There’s a record from the Court of Chancery between William Whitaker of St Osyth and Anthony ‘Theoball’ senr, from 1727. I wondered if it was to do with Sarah possibly marrying again in 1726, and what that would mean for the property that she and her daughter were left by her first husband. I wondered too if it would tell us if Mary Davall’s mother had married William Whitaker of St Osyth. Or if it could tell us about disputes over the Kenerley’s estate – as you are about to read, Anthony Theobald and Sarah Whittaker were related because Sarah’s aunt was her husband’s stepgran.

What it turned out to be was something rather tragic. Sarah was so young when she was widowed, and her late husband’s father was pursuing her, claiming that she owed money from some cattle that Anthony jnr had driven to market. He sounds incredibly mean, and I wonder if this is why the Wades fondly repeated the names Cardinall and Whittaker through the generations, but never used the names Anthony or Theobald. Elizabeth would have had little memory of her father, and although she was left £10 by her grandfather, he left everything else, including property to a woman called Martha Batterham – he didn’t say how he was related to her, only that she was “now living with me.”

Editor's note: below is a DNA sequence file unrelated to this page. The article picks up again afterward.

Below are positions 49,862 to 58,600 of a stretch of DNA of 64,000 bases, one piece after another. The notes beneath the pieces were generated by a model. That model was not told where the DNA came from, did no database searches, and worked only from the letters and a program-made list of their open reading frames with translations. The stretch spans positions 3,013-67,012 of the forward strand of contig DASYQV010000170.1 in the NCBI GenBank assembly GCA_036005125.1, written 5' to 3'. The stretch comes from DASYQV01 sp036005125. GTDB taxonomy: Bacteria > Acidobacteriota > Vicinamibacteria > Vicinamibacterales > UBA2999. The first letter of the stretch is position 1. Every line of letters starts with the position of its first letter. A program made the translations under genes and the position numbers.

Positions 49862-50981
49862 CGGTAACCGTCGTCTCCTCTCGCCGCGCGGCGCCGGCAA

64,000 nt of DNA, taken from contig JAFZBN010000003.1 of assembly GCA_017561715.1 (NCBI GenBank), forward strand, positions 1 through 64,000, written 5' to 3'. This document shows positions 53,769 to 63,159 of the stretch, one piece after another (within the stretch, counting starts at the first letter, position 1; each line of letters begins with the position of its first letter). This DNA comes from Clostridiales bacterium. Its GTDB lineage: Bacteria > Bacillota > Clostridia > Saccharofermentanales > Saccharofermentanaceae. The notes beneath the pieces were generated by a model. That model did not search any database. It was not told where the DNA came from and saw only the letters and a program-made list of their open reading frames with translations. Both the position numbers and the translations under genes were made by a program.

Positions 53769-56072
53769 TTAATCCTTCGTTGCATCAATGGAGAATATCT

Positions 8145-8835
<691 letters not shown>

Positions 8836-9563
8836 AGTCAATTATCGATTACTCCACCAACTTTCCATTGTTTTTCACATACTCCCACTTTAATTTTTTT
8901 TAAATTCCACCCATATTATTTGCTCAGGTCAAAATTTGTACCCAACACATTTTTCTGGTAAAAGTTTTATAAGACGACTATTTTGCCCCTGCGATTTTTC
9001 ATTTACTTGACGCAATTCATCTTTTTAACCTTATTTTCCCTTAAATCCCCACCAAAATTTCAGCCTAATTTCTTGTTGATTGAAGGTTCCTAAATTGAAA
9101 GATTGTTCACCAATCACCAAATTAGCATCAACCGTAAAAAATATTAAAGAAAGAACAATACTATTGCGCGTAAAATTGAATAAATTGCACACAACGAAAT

The stepdad